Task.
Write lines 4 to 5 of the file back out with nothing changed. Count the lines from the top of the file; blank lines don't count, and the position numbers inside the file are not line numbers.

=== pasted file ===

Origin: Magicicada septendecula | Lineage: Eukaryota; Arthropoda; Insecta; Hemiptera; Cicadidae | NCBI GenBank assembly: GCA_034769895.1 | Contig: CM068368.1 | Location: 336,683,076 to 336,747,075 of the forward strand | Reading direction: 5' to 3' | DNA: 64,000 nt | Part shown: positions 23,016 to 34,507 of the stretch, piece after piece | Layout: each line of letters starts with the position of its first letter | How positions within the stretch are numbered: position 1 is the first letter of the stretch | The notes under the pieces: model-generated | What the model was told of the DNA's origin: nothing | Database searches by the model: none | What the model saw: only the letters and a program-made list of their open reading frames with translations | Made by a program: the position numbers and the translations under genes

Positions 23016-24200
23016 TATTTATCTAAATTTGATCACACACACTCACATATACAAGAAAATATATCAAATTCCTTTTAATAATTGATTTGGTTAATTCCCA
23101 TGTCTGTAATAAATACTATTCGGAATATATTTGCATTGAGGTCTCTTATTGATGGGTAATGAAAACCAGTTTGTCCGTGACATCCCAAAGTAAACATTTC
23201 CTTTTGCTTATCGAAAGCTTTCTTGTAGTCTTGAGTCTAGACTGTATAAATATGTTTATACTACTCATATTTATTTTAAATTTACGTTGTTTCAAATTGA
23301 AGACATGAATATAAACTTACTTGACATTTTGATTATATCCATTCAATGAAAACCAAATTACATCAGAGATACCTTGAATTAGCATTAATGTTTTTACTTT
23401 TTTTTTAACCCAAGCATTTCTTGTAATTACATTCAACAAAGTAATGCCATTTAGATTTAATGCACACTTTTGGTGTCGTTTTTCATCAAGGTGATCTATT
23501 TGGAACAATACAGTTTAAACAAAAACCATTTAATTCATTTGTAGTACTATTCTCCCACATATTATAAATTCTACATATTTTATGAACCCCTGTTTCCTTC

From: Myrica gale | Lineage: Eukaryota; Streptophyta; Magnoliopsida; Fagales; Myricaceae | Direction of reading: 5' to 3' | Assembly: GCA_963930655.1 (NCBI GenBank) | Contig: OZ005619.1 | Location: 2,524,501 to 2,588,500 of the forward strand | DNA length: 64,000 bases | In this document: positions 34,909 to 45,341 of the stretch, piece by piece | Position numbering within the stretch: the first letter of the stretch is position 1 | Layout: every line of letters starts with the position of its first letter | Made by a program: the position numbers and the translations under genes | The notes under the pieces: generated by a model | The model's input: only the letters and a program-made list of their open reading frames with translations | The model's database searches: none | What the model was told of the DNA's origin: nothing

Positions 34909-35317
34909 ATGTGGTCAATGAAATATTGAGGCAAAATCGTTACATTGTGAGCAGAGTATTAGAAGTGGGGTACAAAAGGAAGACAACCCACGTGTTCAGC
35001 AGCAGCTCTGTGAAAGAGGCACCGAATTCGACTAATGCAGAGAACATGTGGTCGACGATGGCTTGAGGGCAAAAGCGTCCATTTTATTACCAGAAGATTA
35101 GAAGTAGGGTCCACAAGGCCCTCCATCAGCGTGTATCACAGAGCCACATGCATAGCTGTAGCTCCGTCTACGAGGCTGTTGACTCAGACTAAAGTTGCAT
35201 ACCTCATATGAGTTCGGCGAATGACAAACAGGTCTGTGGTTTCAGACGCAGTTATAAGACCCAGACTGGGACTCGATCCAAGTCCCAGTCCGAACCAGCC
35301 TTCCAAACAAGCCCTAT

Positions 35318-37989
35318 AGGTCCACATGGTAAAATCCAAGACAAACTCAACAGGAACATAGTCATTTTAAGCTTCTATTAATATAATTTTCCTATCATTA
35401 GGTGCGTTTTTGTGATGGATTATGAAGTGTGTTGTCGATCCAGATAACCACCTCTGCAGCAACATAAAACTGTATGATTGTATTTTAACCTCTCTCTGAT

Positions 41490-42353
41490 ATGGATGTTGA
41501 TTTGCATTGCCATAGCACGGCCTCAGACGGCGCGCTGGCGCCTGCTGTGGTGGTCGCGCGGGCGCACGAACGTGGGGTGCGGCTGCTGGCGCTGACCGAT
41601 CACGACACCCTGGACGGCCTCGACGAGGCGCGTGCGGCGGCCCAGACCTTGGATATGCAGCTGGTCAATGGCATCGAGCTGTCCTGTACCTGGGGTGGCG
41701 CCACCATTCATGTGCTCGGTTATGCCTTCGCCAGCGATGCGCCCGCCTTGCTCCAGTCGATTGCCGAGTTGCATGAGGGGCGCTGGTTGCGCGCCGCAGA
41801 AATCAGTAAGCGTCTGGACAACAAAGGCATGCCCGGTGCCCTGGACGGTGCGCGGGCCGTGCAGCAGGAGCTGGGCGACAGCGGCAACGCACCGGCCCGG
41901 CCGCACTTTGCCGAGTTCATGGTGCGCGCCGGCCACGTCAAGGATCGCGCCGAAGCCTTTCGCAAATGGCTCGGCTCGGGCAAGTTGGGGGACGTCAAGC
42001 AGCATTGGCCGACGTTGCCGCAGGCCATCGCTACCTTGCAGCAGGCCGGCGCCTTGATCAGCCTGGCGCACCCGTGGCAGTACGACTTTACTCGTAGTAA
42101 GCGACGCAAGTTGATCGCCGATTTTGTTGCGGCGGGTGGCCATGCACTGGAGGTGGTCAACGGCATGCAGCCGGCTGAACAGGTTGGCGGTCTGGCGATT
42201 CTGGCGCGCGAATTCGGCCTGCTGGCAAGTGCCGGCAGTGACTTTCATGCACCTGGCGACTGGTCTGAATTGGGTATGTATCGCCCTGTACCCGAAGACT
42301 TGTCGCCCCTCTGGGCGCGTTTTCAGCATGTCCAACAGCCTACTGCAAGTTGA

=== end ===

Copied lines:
23101 TGTCTGTAATAAATACTATTCGGAATATATTTGCATTGAGGTCTCTTATTGATGGGTAATGAAAACCAGTTTGTCCGTGACATCCCAAAGTAAACATTTC
23201 CTTTTGCTTATCGAAAGCTTTCTTGTAGTCTTGAGTCTAGACTGTATAAATATGTTTATACTACTCATATTTATTTTAAATTTACGTTGTTTCAAATTGA